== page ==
When cooking a beetroot you are recommended not to remove the outer skin and not to cut off the entire stalk if you do not want the red dye in the cooking water. Beetroot contains a red pigment called betalain, which is in the cell vacuole. Normally the betalain stays inside the cell, however when the cell is exposed to extreme temperatures they leak out. The reason why they leak out is because of the cell membrane structure. When the cell membrane is exposed to extreme heat the proteins unravel and the lipids melt. This will allow the betalain to leak out from the cell vacuole. Under extreme cold the cell membrane will freeze and fracture also allowing the betalain to leak out into the extracellular. The Betalains function is really unknown, but it has been suggested that when present in flowers it is used to attract insects for pollination and when present in seeds attracts birds for dispersion. There is no indication that betalains protect plants from pathogens or herbivores, and they also do not absorb UV light. Betalains are also poor pH indicators. In this experiment the betalain will be measured by using a colorimeter. A colorimeter is an instrument which compares the amount of light getting through a solution (Betalain) with the amount which can get through a sample of which is clear (distilled water). A reading is then given of which shows the percentage of absorbance. This gives the results for the experiment. The independent variable for this experiment is the changing of the temperatures The dependent variable would be the colouration in the water because of the temperatures.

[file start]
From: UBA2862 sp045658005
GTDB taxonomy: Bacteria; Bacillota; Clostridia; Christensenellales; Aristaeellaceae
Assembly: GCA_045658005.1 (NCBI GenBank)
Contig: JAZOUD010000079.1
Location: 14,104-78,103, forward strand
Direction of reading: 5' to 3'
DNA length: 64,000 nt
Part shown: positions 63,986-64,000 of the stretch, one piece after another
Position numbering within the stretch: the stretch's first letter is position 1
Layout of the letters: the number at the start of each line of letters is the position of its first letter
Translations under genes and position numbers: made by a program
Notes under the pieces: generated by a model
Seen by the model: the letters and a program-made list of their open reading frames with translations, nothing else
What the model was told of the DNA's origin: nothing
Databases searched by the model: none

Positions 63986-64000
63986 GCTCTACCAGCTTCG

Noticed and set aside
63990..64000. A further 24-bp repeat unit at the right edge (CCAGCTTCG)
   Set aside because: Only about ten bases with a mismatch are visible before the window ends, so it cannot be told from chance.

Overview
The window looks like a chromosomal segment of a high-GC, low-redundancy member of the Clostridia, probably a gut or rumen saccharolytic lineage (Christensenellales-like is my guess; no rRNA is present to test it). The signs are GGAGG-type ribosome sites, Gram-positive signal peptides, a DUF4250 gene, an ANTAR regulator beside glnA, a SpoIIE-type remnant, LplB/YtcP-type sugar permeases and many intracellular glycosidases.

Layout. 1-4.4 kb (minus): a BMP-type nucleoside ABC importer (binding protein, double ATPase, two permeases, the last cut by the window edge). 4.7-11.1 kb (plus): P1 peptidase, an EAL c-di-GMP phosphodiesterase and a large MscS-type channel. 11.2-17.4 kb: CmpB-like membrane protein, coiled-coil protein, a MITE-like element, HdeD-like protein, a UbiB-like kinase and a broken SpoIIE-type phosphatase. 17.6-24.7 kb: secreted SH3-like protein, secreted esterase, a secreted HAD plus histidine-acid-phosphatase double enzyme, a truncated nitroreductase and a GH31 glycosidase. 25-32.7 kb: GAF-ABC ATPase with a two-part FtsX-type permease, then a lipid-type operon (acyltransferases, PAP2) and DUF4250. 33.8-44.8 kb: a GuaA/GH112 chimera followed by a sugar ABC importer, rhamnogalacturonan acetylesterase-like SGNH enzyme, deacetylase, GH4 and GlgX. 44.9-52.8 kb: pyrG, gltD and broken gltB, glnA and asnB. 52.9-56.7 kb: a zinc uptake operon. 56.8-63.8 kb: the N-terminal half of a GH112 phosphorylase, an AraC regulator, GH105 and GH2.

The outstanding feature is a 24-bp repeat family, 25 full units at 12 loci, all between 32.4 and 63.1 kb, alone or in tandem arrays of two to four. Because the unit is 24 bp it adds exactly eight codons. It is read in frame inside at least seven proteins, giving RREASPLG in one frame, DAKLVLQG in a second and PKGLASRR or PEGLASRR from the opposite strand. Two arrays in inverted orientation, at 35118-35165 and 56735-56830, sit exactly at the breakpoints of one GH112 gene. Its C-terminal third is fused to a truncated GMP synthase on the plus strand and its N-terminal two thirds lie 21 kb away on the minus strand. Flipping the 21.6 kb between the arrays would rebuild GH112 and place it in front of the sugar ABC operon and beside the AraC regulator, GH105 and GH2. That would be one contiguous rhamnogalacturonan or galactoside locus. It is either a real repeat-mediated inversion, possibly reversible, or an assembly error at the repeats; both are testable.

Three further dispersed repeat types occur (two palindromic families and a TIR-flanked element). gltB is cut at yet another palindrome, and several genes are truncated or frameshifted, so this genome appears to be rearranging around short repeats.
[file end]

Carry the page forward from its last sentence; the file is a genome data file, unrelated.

Under intense heat the proteins will unravel and the lipids will melt under intense cold the membrane will freeze and fracture, therefore Betalain (stain) will leave the cell
There will be no significant difference in the amount of betalain lost from the cell, regardless of the...